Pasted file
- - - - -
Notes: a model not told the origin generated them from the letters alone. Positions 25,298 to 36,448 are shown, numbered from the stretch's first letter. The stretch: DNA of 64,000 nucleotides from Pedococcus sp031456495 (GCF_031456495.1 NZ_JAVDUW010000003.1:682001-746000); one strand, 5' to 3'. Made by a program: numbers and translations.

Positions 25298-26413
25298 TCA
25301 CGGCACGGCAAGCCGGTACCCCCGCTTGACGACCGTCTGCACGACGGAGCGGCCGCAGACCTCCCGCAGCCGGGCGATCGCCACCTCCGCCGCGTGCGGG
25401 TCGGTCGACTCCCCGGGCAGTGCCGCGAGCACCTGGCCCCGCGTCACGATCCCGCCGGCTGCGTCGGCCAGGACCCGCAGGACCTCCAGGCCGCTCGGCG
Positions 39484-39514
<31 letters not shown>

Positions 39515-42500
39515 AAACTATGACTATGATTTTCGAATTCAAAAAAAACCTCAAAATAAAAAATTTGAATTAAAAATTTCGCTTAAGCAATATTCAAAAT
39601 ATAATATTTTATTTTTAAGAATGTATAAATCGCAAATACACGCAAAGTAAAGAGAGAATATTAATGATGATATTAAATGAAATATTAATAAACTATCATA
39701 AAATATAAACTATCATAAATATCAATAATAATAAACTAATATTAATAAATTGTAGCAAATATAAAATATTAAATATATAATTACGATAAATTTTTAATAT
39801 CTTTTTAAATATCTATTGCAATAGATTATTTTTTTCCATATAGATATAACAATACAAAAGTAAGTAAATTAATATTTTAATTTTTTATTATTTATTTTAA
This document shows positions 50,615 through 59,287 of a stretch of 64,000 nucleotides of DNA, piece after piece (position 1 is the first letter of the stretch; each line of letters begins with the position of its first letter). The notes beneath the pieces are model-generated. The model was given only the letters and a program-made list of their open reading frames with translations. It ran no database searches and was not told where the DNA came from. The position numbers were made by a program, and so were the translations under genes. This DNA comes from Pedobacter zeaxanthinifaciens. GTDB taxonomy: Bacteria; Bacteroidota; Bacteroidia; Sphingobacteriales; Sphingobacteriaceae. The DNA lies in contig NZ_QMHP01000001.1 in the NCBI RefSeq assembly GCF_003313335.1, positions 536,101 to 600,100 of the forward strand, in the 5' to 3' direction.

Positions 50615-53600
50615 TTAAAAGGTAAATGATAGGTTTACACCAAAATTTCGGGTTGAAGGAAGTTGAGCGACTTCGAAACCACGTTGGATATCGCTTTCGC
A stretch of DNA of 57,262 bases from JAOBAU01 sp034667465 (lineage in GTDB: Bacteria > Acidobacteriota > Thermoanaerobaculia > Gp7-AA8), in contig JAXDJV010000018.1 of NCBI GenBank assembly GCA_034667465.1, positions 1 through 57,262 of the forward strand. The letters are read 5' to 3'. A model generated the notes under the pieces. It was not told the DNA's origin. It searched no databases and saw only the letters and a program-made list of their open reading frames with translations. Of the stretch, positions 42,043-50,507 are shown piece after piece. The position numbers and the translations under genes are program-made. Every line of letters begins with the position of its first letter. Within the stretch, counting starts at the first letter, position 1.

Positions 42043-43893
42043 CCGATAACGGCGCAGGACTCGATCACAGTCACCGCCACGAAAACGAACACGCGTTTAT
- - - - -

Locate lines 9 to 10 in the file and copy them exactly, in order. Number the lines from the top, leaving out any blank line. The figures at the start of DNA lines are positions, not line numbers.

39515 AAACTATGACTATGATTTTCGAATTCAAAAAAAACCTCAAAATAAAAAATTTGAATTAAAAATTTCGCTTAAGCAATATTCAAAAT
39601 ATAATATTTTATTTTTAAGAATGTATAAATCGCAAATACACGCAAAGTAAAGAGAGAATATTAATGATGATATTAAATGAAATATTAATAAACTATCATA